John Courtney-Smith, a parrot and reptile enthusiast, has developed a great interest in specialist UV-lighting and the science behind the systems, working and advising at Arcadia, the lighting professionals.

Here he offers us the benefit of his knowledge in this the first part of a three-part series.

I am a passionate bird keeper, birds fascinate and captivate me!

I grew up with caged birds and they still play a very big part in my day-to-day life. I have a particular love for parrots and African finches. My first pet bird outside of the business environment was Charlie, a cock Yellow-collared macaw.

I am also a similarly passionate reptile keeper. I understand reptiles and the intricacies of how reptiles use natural sunlight in the wild. Specialist lighting for reptiles isn’t just lighting, but could be more accurately referred to as a ‘life-support system.’ It was only when I was able to see the definite links in biology between birds and reptiles that a lot of pieces in this rather confusing jigsaw started to fall into place.

Birds and reptiles are very similar in regard to their natural sunlight requirements. Both animal groups use sunlight to produce vitamins and hormones in their bodies and both use unfiltered sunlight to view the world. Denying a captive bird access to unfiltered sunlight, or a synthetic source of UVA and UVB, we effectively deny the bird the right to see as nature intended, and to produce the vitamins and hormones that they require. This is a strong statement which I will now try to explain.

A whole new world

Tetrachromacy is the term used to describe the addition of the all-important fourth cone cell in the eye of birds, reptiles and some fish. The inclusion of these four cone-shaped cells, and the oil droplets they contain, effectively opens up a whole new world to these creatures. Humans using three rod cells (trichromacy) can only reportedly view the world in around one million colours. Tetrachromats with this fourth cone cell are able to see around 100 million colours, and allows birds to see wavelengths of light that humans cannot see, far into the red and blue spectrums and the ultra violet wavelength.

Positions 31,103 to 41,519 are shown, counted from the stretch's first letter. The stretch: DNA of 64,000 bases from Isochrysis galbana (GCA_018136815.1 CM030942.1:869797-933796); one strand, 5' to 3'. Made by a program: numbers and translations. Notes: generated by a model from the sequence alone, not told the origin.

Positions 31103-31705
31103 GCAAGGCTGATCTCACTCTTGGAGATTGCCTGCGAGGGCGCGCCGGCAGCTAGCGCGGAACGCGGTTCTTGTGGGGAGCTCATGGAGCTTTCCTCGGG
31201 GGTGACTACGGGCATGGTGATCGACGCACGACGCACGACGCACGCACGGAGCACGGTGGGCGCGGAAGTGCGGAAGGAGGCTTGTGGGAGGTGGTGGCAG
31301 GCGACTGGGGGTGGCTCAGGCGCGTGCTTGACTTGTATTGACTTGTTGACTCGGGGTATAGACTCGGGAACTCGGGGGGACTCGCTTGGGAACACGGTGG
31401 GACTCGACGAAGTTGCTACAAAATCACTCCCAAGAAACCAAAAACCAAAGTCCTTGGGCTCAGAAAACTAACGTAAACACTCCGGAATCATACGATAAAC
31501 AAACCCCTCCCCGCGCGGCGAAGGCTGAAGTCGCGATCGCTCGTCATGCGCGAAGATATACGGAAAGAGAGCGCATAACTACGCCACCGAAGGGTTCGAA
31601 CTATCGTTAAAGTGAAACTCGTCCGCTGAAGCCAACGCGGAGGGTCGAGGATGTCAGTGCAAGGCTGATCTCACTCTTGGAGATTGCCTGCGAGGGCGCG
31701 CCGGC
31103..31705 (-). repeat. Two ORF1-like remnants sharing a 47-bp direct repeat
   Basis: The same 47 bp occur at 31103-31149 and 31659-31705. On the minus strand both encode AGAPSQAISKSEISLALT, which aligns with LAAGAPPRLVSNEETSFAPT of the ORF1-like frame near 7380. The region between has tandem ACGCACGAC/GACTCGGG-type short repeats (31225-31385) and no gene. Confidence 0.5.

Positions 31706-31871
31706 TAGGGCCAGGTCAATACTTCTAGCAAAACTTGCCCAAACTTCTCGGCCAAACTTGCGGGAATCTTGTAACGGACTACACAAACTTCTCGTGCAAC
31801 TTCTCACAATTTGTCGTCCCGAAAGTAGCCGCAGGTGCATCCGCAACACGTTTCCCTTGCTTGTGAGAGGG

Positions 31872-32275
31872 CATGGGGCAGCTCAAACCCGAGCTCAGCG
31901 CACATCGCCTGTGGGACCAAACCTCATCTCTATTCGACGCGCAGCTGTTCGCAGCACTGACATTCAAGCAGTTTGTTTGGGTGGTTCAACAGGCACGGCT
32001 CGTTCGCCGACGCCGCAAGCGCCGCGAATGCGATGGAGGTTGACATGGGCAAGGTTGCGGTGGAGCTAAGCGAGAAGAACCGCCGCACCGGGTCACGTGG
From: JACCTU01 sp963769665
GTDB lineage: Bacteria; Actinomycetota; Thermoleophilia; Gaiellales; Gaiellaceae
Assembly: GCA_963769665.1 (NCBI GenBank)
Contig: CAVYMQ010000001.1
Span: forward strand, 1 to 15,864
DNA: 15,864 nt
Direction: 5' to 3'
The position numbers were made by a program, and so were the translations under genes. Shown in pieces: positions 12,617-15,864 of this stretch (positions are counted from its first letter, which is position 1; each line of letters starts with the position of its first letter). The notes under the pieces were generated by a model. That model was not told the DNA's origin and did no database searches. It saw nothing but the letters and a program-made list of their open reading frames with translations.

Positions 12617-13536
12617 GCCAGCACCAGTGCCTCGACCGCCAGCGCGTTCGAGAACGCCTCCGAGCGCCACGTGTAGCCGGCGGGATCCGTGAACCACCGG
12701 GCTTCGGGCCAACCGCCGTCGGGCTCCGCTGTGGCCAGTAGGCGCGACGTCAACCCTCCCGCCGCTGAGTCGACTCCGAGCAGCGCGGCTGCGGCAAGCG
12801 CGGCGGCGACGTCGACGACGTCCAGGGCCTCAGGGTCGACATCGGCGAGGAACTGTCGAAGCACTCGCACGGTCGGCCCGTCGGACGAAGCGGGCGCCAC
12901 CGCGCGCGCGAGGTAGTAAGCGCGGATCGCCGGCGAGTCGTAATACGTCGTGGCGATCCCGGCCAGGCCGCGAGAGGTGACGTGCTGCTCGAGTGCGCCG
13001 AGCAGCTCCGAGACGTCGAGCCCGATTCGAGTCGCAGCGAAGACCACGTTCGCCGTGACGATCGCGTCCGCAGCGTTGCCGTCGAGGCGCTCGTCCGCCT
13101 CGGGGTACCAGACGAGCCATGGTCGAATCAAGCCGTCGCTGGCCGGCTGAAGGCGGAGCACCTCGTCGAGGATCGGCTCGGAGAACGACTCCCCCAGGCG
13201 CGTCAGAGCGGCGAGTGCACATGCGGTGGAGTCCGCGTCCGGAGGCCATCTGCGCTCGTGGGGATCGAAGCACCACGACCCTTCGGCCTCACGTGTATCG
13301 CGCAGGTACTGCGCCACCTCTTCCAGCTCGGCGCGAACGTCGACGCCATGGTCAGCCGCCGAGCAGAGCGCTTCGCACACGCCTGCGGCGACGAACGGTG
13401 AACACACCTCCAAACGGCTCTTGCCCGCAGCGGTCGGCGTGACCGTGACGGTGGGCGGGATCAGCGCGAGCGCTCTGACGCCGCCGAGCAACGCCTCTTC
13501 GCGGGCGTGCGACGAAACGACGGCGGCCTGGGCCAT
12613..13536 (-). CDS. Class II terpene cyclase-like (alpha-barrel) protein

Most of us have seen the fantastic BBC series The Life of Birds. Why did the bib of the budgerigar glow when exposed to a black light? Black light emits a lot of UVA, which allows a human to see UV reactive patches shining like badges on birds, which cannot be seen normally. Hidden marks on banknotes also become visible, to show they are real. Birds can see these colours and markings all the time if their tetrachromatic ability is ‘activated’ by being outside in natural sunlight or having artificial exposure to UVA.

These fluorescent patches highlight the differences in the sexes (especially in monomorphic species), health, condition and breeding readiness. It has also been shown that UVA effects how birds view potential food sources too. Tetrachromacy in the wild helps birds find food. It seems that riper fruits are easier to spot in dense foliage with the benefit of tetrachromacy – with the bright waxy surface showing up like a neon sign, saying, “Here is food.”

Yellow flowers show as bright red

I have also read studies showing that poisonous insects and plants seem to display warnings using these flouro patches, indicating they are not good to eat. Yellow flowers reportedly show as bright red. Humming birds use this gift of sight to spot the right flowers with good amounts of nectar. Raptors use tetrachromacy to see the urine trails left by rodents as they travel through their runs. Coupled with great eyesight this ability to see these urine markers can lead the raptor to a potential food source even in dense foliage.

The more you study tetrachromacy the more interesting and addictive it becomes! So what is UVA? UVA is described as the wavelengths of light ranging between 320-400nms. It is the blue end of the spectrum that goes into ultraviolet. This wavelength is not short enough to start the D3 cycle on its own, but has many other reported positive effects for birds and reptiles.